After gorging on a holiday meal and leftovers recently, the Consultant and I have completely obliterated our pre-holiday dieting goals. I generally do well with controlling my food portions, which is admittedly hard to do given the fact that food portion sizes have increased 700%1 inside and outside the home over the last 30 years. During the holidays, however, I give myself license to eat a little more because the extra serving of sweet potatoes and pumpkin pie is just too good. It is just once (or twice) a year, right? The holiday meal may not have been the real problem though; the main culprit for me was likely the larger portion sizes consumed on leftovers while family was still visiting.
Coincidentally, I just published a paper with some of my colleagues on how confident people feel about controlling portion sizes.2 We created a survey that measures how much self-efficacy, or confidence people have in controlling their food portions. We asked people how much they agreed with statements like, When eating out with friends, they influence how much I eat, and I feel confident that I can leave food on my plate if I think a serving size is too large. This survey is unique in that it measured not only someone’s belief that they could control their food portions while alone, but whether they could also do it in the presence of others.
We found that women are less confident than men in their ability to control their portions, and women judge their food portions to be larger than men do, likely due to the fact that women are generally more concerned with their weight than are men.3 In my case, this was true, as I felt much less confident about being able to limit my portions than did the Consultant over the holiday, particularly during meals when my mother was present.
We also found that among 50 overweight, romantic couples who made New Year’s resolutions to lose weight, the more successful a partner was at restricting his or her diet and eating healthier, the less confident the other partner was in controlling their own food portions. Why might this be the case? Many factors contribute to why people deviate from their weight loss goals, and the ability to regulate portion sizes is a critical piece for solving the weight loss puzzle. When people strive to reach a goal, being close (in this case romantically) with someone who is successfully reaching the same goal can make the other partner less confident in their own efforts to reach the goal.5 You heard that right: people feel less confident achieving their goals when they see others succeeding at the same goals.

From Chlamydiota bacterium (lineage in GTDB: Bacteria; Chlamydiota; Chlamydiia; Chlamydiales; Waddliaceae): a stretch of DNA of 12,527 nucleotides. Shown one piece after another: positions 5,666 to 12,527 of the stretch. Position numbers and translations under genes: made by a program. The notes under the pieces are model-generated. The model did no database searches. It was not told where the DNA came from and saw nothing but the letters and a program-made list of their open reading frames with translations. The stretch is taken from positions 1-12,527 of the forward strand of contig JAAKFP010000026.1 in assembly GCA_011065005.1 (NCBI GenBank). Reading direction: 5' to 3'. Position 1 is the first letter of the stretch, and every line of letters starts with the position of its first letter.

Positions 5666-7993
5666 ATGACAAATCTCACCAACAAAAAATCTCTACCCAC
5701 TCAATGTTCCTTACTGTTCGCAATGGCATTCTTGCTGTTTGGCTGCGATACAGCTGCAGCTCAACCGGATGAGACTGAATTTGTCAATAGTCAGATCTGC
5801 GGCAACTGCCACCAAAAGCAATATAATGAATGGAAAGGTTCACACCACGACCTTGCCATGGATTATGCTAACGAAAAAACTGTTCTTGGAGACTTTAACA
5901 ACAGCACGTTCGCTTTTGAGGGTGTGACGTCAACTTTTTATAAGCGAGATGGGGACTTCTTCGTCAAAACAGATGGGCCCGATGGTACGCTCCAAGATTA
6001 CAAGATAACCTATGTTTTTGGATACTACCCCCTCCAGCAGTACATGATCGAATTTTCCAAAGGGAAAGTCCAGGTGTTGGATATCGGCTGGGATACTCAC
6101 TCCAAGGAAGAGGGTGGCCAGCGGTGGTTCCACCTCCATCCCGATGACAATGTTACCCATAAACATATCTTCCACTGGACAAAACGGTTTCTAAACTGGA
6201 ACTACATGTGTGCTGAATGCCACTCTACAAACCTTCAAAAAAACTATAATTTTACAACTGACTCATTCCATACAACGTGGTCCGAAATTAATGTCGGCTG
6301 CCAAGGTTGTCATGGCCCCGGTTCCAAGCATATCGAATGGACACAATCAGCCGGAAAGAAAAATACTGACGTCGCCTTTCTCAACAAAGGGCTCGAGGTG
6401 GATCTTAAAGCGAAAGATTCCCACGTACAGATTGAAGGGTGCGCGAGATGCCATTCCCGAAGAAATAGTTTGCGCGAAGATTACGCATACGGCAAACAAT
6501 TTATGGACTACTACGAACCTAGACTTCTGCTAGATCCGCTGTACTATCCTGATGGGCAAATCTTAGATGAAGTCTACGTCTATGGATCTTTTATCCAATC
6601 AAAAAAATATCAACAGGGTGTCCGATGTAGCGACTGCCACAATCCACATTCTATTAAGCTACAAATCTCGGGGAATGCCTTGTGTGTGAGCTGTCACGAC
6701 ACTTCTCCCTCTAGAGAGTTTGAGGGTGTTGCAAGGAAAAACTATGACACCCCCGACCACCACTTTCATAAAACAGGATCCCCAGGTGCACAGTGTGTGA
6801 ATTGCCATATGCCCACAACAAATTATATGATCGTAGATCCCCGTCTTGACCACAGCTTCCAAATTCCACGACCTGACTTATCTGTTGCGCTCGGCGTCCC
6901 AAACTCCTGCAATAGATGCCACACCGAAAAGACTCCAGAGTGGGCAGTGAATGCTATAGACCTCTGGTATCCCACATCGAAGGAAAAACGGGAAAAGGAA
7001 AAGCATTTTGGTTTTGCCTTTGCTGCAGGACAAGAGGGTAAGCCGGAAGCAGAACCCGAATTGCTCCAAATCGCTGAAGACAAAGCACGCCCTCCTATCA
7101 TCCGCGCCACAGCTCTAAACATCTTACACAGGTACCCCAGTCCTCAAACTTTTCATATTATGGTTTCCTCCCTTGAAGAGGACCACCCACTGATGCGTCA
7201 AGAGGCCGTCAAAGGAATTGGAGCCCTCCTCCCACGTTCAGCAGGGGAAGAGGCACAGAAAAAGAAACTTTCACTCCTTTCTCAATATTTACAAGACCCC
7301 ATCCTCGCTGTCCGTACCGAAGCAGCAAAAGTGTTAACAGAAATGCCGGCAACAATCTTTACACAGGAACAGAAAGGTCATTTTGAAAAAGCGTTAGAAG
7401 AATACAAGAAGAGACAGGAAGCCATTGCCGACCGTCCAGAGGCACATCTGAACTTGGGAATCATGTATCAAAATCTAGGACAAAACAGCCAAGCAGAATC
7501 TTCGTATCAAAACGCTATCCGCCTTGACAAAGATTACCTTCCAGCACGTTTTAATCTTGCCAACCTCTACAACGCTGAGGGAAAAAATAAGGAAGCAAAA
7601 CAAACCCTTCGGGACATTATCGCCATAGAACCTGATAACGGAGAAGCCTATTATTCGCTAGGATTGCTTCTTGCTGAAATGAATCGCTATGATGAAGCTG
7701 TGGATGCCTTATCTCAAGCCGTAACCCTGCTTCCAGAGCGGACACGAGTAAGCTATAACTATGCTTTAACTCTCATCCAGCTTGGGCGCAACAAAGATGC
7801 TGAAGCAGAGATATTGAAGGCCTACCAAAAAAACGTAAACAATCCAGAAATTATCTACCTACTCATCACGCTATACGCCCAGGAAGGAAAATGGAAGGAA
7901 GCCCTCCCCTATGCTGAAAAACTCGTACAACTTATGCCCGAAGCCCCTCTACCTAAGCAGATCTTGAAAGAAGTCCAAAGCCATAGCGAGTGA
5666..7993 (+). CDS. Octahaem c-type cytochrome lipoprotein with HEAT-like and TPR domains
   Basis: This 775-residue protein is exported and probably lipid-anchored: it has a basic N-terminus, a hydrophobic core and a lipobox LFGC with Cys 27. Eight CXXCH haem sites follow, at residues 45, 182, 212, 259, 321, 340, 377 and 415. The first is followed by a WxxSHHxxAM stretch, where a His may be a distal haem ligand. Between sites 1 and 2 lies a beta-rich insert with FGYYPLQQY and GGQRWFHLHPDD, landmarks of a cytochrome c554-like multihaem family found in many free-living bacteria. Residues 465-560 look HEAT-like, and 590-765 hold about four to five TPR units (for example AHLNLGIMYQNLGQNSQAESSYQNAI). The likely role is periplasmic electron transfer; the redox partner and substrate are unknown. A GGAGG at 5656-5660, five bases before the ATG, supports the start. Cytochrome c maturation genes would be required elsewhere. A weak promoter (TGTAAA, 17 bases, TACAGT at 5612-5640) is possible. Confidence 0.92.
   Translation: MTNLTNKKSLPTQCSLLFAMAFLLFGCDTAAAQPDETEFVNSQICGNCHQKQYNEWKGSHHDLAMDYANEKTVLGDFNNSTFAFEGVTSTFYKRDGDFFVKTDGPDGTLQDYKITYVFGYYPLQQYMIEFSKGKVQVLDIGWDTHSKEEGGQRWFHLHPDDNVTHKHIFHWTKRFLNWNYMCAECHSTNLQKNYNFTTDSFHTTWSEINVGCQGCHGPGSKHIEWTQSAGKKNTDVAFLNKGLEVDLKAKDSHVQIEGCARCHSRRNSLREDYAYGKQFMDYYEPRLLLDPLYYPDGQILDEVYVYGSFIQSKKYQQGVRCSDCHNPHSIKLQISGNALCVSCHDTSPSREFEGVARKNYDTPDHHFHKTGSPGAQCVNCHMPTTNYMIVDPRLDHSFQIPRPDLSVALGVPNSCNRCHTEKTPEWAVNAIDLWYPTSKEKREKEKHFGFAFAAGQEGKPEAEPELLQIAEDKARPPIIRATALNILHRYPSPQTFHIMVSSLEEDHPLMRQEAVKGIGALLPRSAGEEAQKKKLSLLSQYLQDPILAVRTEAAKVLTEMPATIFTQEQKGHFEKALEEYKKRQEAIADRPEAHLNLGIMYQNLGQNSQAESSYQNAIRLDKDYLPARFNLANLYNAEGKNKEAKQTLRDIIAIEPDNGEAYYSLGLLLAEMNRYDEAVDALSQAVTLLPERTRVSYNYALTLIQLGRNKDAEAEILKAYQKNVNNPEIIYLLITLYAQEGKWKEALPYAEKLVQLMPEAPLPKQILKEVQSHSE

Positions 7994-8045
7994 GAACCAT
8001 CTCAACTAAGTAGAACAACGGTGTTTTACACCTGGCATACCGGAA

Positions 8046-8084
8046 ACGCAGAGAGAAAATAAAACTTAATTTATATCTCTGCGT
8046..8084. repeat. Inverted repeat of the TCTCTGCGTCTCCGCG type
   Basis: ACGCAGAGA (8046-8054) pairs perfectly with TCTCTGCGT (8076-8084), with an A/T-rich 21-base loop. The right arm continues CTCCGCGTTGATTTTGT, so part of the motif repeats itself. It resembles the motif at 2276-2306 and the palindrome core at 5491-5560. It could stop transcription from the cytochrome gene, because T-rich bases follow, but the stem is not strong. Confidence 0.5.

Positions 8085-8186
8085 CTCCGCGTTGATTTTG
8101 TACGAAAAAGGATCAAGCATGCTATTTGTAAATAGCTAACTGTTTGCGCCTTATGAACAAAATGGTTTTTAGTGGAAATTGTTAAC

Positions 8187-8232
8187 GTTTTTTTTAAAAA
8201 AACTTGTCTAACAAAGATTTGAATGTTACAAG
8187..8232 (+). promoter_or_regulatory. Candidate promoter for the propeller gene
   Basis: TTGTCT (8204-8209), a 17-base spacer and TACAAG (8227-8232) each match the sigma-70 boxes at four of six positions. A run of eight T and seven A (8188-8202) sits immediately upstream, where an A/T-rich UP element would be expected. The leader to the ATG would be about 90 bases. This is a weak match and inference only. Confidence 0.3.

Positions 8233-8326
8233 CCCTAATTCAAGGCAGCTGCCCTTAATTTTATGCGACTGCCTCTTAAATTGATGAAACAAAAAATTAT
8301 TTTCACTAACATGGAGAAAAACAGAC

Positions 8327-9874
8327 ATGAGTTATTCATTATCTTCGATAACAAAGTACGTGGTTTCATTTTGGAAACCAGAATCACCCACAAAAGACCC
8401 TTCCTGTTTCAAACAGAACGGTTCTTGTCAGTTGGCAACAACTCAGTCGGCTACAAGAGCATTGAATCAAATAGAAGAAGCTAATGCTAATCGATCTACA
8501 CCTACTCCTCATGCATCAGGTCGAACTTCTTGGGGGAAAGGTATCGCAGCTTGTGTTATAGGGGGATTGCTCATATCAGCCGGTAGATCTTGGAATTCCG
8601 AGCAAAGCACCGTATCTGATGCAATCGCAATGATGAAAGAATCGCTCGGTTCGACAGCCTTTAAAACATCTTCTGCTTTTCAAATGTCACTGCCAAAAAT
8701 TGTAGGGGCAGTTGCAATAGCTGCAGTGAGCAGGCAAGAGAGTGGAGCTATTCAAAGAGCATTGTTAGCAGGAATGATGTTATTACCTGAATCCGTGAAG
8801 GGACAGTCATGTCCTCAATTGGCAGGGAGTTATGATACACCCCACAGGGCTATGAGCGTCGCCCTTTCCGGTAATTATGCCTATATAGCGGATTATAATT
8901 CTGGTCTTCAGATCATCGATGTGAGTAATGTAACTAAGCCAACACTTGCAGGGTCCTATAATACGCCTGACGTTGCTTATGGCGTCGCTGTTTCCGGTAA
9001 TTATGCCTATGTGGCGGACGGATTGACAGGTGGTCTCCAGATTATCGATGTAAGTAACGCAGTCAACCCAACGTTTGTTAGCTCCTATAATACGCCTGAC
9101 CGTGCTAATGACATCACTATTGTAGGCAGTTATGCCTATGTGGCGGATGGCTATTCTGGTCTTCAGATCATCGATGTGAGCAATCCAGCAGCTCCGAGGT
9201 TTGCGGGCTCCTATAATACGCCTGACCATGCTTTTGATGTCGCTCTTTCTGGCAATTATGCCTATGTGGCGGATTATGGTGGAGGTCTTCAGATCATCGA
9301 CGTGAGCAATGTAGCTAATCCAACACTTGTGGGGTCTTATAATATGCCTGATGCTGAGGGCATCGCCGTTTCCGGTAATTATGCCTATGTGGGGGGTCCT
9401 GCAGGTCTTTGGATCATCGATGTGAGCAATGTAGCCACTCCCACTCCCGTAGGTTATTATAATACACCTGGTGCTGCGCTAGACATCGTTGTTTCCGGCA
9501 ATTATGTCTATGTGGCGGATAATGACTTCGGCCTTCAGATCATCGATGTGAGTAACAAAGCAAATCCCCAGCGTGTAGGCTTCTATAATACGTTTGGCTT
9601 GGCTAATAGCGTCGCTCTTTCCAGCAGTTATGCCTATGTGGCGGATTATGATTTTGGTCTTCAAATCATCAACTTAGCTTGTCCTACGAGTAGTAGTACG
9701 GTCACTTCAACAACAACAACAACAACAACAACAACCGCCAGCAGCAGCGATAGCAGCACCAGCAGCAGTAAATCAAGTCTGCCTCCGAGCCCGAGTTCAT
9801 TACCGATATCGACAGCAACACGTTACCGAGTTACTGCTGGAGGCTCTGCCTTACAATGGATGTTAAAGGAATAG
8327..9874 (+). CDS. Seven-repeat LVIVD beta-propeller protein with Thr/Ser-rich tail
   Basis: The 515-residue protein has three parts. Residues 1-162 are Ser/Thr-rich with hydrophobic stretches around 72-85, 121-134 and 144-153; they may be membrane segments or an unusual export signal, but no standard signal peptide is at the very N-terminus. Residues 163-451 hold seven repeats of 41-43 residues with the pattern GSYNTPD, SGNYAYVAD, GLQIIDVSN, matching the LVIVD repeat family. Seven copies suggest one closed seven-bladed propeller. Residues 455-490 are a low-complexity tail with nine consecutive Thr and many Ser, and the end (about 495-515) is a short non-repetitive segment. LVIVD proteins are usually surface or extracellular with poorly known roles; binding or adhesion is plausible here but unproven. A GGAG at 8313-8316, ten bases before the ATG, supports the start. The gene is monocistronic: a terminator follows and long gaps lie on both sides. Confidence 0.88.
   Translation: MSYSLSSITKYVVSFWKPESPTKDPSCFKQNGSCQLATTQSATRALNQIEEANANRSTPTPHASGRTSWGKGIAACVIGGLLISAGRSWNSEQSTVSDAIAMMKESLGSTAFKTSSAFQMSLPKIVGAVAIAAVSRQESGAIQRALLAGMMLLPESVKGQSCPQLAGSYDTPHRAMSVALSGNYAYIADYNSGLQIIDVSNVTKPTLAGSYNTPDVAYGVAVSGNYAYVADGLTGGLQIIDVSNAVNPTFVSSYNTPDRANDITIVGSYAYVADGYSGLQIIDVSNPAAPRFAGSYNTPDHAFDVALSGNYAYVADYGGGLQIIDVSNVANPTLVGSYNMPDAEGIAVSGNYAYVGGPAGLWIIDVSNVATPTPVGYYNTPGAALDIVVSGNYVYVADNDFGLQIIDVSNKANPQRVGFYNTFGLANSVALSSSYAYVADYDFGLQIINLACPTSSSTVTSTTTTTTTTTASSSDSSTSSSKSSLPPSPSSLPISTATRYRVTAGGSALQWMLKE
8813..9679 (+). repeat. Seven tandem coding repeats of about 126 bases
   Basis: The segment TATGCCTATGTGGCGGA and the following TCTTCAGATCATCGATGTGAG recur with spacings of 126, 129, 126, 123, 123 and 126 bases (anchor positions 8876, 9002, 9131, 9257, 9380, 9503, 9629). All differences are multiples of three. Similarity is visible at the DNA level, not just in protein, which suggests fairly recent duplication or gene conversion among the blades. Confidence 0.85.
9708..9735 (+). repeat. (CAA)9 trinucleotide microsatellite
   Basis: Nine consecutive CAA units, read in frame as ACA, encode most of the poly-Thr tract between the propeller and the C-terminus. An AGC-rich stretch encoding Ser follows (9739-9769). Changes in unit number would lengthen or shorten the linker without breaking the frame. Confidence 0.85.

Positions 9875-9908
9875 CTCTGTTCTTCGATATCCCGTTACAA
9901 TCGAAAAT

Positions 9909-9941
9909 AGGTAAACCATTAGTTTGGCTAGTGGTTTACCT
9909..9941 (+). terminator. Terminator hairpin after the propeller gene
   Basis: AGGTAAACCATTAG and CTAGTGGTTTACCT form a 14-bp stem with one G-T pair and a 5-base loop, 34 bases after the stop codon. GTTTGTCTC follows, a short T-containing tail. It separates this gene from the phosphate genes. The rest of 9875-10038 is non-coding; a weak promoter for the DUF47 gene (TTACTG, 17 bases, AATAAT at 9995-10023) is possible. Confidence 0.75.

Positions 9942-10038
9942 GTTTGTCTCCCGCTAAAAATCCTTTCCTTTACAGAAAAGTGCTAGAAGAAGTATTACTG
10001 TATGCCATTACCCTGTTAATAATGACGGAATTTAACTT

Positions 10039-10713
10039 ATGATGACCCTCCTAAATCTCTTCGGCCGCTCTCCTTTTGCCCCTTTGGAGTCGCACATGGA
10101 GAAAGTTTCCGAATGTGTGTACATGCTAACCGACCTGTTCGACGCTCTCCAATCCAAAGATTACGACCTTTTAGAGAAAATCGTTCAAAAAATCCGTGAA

As I reset my diet and exercise goals for the next holiday, the take-home lesson is to set my own goals and not compare my progress with my partner. Easier said than done when we eat together as a family regularly, but none-the-less important to at least consider so that I do not let his progress undermine my own efforts.
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1Young, L. R., & Nestle, M. (2002). The contribution of expanding portion sizes to the US obesity epidemic. American Journal of Public Health, 92, 246-249.
2Fast, L. C., Harman, J. J., Maertens, J. A., Burnette, J. L., & Dreith, F. (2015). Creating a measure of portion control self-efficacy. Eating Behaviors, 16, 23-30.
3Arens, A. K., & Hasselhorn, M. (in press). Age and gender difference in the relation between self-concept facets and self-esteem. The Journal of Early Adolescence.
4Wlaschin, J., Burnette, J., Harman, J. J., & Harkabus, L. C. (2013, January). Interpersonal influences on self-efficacy for portion control: If my partner eats less does that mean I can have seconds? Poster presented at the annual meeting for the Society for Personality and Social Psychology, New Orleans, LA.
5McCulloch, K. C., Fitzsimons, G. M., Chua, S., & Albarracin, D. (2011). Vicarious goal satiation. Journal of Experimental Social Psychology, 47, 685-688.
Dr. Jennifer Harman – Adventures in Dating… | Science of Relationships articles | Website/CV
Dr. Harman’s research examines relationship behaviors that put people at-risk for physical and psychological health problems, such as how feelings and beliefs about risk (e.g., sexual risk taking) can be biased when in a relationship. She also studies the role of power on relationship commitment.